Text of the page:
Credit: Kevin Callan

It was the odd pink ribbon that got us to the end of the “lost” portage section of Algonquin’s Meanest Link route.

Park legend, Craig MacDonald, had recently marked the traditional portage trail between Hood Lake and McCraney, which allowed Andy and I to trudge up-and-down a giant mound of granite, through an entanglement of maple and birch saplings and to the shore of McCraney. The hot-and-humid weather, plagued by hordes of mosquitoes and deer flies, became tolerable with the slight breeze coming off the lake — and a loon wailed off in the distance, almost as if to welcome us to this pocket of semi-wild landscape in south-central Ontario.

We were officially in Algonquin Provincial Park now. The portages would be marked with bright yellow signs and the campsites would have miniature outhouses, labelled “treasure chests." The going would be easier — relatively that is.

Andy and I also came across our first park paddlers — a mid-aged couple equipped with a lightweight canoe, matching packs, designer paddles and wide-brimmed hats. They also had a white poodle with its own PFD. They took one look at us, probably labelling us as "crazy yahoos," and asked how we had accessed the lake from the southern end. Andy replied “Just walked up the Big East River... you should try it.”

We so wanted to make camp on the first island site on McCraney Lake. It looked so “civilized,” with cozy tent pads, a sculptured fire-ring and a makeshift plywood table nailed to two big pine trees. But it wasn’t even noon yet. So we continued on and portaged into Rain Lake by way of a long trail that made use of an old road. The bugs were out in force but Andy and I had such a bad odour to us that the majority of mosquitoes kept a good distance.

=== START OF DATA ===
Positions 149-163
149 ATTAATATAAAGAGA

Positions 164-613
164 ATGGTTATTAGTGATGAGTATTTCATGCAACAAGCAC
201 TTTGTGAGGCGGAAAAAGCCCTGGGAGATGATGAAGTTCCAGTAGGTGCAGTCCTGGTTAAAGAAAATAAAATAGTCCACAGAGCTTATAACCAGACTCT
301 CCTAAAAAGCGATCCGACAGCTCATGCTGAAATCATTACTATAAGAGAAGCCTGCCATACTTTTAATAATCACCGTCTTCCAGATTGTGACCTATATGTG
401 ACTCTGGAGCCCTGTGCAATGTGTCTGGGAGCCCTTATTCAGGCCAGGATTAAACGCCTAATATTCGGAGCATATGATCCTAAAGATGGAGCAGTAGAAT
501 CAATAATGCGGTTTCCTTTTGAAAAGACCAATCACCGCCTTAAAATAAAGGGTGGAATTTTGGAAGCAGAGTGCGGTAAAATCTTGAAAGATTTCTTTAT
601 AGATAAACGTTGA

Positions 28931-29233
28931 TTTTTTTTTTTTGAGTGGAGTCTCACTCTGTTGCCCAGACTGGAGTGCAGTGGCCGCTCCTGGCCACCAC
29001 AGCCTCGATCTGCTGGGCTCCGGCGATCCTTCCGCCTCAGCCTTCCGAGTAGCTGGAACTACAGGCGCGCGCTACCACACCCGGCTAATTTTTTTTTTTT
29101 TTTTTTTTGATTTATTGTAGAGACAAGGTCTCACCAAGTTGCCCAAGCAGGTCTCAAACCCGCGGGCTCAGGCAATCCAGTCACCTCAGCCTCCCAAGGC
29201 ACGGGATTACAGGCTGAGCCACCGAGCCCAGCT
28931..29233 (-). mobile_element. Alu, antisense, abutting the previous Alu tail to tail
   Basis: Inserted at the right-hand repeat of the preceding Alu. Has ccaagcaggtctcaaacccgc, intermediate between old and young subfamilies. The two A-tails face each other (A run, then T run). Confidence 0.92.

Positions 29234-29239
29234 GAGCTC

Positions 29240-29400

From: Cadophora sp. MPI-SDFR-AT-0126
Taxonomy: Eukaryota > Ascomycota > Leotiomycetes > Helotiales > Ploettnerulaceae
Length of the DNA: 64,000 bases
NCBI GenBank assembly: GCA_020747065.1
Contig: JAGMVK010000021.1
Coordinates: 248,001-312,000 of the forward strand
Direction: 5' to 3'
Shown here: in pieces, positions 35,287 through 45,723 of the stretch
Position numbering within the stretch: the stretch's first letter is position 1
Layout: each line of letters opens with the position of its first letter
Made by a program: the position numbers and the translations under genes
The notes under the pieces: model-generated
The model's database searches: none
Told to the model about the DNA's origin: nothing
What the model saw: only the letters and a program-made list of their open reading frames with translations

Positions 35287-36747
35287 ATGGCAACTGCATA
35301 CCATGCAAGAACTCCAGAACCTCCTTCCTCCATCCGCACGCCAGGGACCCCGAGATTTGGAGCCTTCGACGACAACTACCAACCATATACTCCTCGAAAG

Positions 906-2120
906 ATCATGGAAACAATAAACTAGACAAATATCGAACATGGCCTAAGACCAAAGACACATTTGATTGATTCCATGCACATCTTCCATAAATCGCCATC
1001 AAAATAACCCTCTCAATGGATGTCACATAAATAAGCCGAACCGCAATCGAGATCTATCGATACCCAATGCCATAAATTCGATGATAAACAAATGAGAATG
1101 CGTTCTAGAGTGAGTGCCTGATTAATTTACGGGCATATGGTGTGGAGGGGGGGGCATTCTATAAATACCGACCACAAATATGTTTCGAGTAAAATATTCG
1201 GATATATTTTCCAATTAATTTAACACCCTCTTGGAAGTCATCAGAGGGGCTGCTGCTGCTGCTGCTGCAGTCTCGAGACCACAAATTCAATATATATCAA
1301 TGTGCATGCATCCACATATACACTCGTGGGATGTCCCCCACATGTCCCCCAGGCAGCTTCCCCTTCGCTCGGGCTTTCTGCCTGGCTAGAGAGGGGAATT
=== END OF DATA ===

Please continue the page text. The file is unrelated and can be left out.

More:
We camped on Rain Lake. Our campsite came with a slight breeze, so Andy and I got naked and went for a dip to wash off the sweat and dirt from hauling up the Big East — a nasty moment in our lives that we were already beginning to forget. Only problem was that as we sat on a rock slab along the shoreline, air-drying our private parts out, a canoe approached. It was Randy and Lynn, a couple who volunteered to bring us our first food drop. First thing Lynn said as they beached their canoe was “You look better then we expected... a lot better than most who survive the Big East.”

Our visitors were a godsend — not only did they have our fresh supply of dried food (and new flask of Black Grouse blended whisky) for the next six days, they also gave us a can of cold beer, thick-sliced bacon and massive steaks. We hugged them, even though they were complete strangers. Then hugged them again. Randy also brought a power drill to fix our canoe. I had called Algonquin Outfitters a couple days earlier on the satellite phone to say our new Nova Craft Prospector canoe was losing its outer wooden gunwales. The screws used were too short. It was merely cosmetic, and a simple mistake made during production, but it would be better to continue on with a fully functional craft. Andy and I fixed the canoe while Randy and Lynn swatted bugs. They were fresh meat. We were used to the nuisance pests; they weren’t. The evening squadrons of blackfies zeroed in on poor Lynn’s forehead and she lost a pint of blood by the time they paddled back to their car at the Rain Lake access.

Our usual morning porridge was replaced by the bacon. Problem was, Andy and I cooked it up in our bug shelter and for the rest of the trip the screened-in sanctuary became a bear attractant. It was worth it though. This was that kind of bacon you’d totally avoid cooking without a shirt on. The hot grease splattered everywhere the first minute it cooked up in the frying pan. It was delicious.